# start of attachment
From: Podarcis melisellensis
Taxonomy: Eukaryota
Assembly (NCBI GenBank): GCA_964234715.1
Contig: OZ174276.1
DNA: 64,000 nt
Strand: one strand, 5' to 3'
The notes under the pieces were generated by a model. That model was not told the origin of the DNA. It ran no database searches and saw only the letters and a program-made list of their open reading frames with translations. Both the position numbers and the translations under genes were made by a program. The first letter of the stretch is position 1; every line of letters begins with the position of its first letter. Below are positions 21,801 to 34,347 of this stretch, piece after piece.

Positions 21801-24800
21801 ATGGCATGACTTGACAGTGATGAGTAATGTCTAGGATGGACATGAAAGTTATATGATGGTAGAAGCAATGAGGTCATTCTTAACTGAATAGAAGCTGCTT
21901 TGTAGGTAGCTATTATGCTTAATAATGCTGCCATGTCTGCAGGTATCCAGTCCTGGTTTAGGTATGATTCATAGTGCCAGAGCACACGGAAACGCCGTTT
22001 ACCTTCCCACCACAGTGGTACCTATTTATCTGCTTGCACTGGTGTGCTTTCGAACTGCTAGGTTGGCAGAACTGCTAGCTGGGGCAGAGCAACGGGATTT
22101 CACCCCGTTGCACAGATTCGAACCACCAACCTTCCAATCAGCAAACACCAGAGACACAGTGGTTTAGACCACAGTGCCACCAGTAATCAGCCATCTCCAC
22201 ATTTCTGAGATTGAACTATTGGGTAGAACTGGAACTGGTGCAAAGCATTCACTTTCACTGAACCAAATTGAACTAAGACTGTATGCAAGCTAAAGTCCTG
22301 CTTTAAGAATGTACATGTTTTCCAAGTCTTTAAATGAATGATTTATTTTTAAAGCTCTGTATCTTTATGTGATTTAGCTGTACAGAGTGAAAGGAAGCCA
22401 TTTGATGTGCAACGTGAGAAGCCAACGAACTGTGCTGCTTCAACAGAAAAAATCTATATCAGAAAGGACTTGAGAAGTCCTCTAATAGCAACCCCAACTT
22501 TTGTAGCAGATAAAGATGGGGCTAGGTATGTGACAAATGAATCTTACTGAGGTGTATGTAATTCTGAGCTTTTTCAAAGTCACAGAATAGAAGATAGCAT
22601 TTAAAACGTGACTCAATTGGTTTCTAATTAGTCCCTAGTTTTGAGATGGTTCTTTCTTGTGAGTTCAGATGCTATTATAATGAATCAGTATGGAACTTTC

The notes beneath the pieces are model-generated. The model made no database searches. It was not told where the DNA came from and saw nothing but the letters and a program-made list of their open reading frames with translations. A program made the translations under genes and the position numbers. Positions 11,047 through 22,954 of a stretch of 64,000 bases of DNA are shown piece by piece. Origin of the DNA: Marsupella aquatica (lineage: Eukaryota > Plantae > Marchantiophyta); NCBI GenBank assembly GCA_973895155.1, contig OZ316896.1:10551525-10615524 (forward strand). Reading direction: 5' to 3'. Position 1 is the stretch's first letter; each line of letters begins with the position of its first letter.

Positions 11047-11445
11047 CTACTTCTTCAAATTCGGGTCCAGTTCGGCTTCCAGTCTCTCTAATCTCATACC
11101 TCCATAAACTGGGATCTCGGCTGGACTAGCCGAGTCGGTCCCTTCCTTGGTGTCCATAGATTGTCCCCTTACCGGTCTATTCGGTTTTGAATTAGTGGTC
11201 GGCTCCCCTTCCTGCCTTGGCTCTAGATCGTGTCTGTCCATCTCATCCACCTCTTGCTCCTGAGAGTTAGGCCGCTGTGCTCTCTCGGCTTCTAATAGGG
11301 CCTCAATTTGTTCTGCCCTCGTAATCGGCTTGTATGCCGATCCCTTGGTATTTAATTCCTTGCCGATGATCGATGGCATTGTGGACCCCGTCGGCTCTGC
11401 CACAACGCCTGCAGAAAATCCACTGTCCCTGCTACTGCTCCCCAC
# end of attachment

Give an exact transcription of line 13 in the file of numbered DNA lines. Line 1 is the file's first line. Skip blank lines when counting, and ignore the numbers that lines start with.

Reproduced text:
22201 ATTTCTGAGATTGAACTATTGGGTAGAACTGGAACTGGTGCAAAGCATTCACTTTCACTGAACCAAATTGAACTAAGACTGTATGCAAGCTAAAGTCCTG